A priest and his brother will be undertaking a 100-mile bicycle ride to raise funds to send youngsters from a poverty stricken part of Brazil to World Youth Day.
Fr James Shekelton and his brother John will set off from the family home on the outskirts of Sheffield and cycle to Manchester city centre on Friday 28 June, before riding back.
Keeping it in the family, all money raised will help their other brother, Fr Peter Shekelton, take 30 young people from Barcelos, Brazil to Rio for the Catholic festival at the end of July.
In Barcelos, where Fr Peter Shekelton is a missionary, growing numbers of young people coming from outlying regions in search of a better education have ended up living in poverty.
Fr James Shekelton of Hallam Diocese described the various problems confronting the young people to Catholic charity Aid to the Church in Need, which is supporting initiatives to send groups from deprived areas to World Youth Day.
He said: "A lot of the time their lives are stricken with violence, drugs, prostitution, many even attempt suicide – I understand the region has the highest suicide rate among young people.
"It is terrible that so many young people would think of committing suicide and I think that drives home, all the more strongly, how bad the situation is – that a young person with their whole life in front of them would even think of taking it away.
"Taking them to experience what World Youth Day's all about – which is the whole encounter in the Faith and seeing other young people enthuse about the Faith – will hopefully open their eyes and show them there's much more to life."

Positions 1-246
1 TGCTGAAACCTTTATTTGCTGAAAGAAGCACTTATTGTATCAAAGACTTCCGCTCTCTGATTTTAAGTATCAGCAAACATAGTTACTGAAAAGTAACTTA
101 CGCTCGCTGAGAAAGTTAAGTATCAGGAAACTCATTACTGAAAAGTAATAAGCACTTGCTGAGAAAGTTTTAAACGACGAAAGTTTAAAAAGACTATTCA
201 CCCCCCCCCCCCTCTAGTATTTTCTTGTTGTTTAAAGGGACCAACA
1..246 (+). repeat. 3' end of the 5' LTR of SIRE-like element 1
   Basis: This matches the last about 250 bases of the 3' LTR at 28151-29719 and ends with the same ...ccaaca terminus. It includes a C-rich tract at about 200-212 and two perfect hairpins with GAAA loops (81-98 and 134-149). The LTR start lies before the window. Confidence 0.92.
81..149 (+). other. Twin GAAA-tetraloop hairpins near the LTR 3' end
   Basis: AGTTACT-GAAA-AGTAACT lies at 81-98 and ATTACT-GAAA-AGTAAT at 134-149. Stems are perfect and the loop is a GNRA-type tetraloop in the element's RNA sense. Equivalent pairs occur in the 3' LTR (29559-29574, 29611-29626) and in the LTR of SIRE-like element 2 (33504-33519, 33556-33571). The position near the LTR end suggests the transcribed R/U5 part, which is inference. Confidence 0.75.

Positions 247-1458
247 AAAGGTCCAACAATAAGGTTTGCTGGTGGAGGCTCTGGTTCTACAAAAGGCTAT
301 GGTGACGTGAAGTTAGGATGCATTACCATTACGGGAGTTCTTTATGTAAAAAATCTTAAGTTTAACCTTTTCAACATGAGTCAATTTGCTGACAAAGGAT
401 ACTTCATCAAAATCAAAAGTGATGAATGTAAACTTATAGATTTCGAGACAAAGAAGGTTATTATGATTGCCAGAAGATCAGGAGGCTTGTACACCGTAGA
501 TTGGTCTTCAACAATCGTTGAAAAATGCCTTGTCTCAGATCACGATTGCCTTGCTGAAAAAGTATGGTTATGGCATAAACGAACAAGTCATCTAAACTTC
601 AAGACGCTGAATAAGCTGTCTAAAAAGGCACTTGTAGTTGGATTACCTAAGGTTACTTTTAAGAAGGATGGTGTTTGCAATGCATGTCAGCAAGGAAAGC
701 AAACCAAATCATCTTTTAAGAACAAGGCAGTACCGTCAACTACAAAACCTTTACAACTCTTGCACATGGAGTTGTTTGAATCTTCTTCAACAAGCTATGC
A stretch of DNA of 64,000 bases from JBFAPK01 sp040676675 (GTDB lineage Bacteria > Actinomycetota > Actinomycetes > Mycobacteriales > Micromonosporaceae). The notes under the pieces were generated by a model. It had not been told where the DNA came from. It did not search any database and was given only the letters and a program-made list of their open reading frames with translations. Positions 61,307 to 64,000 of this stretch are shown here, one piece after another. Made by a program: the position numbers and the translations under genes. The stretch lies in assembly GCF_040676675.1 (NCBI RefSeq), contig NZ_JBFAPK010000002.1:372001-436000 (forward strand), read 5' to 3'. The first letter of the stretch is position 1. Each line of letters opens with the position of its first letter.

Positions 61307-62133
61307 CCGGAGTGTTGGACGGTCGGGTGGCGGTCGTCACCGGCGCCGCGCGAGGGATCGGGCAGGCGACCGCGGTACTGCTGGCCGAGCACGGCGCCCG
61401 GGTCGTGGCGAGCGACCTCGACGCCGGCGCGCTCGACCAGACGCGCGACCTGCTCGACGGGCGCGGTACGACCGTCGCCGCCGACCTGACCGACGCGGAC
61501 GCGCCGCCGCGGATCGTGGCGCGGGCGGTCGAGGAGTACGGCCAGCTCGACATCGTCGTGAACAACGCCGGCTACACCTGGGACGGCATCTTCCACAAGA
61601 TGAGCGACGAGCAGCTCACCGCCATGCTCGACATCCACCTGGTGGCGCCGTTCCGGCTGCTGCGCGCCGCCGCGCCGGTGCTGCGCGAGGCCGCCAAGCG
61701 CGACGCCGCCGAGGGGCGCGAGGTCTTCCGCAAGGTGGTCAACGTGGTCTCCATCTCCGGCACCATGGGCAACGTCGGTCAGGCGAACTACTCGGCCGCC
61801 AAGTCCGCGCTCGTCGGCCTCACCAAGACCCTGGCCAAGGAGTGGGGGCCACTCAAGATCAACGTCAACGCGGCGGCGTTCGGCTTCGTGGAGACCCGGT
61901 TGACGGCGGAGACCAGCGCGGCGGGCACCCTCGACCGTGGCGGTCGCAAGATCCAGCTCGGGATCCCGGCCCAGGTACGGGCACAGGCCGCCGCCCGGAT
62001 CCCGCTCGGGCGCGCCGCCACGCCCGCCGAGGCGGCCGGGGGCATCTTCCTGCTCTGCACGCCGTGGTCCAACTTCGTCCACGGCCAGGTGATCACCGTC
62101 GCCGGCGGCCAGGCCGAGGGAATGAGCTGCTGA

Fr James Shekelton, who was only ordained six months ago, added: "The work that my brother Peter's doing is admirable and the effect his work is having in Barcelos and the surrounding regions is quite amazing."
Fr Peter Shekelton's bishop, Edson Taschetto Damian of the Diocese of São Gabriel da Cachoeira, told Aid to the Church in Need that the plan was important for Barcelos's youth ministry which includes reaching out to those who have "fallen victim to drugs, alcohol, violence, crime, and sex tourism".
He said: "I truly believe that the presence of some of them at World Youth Day will be of great benefit to them and be helpful for the future for the whole city."
Speaking about his preparation for the cycle ride to and from Manchester, Fr James Shekelton said: "I probably haven't been preparing as much as I should have done but the motivation behind it is the most important element for me.
"Even if the money raised were only enough for one of these young people to discover a brighter future, it would be well worth it."
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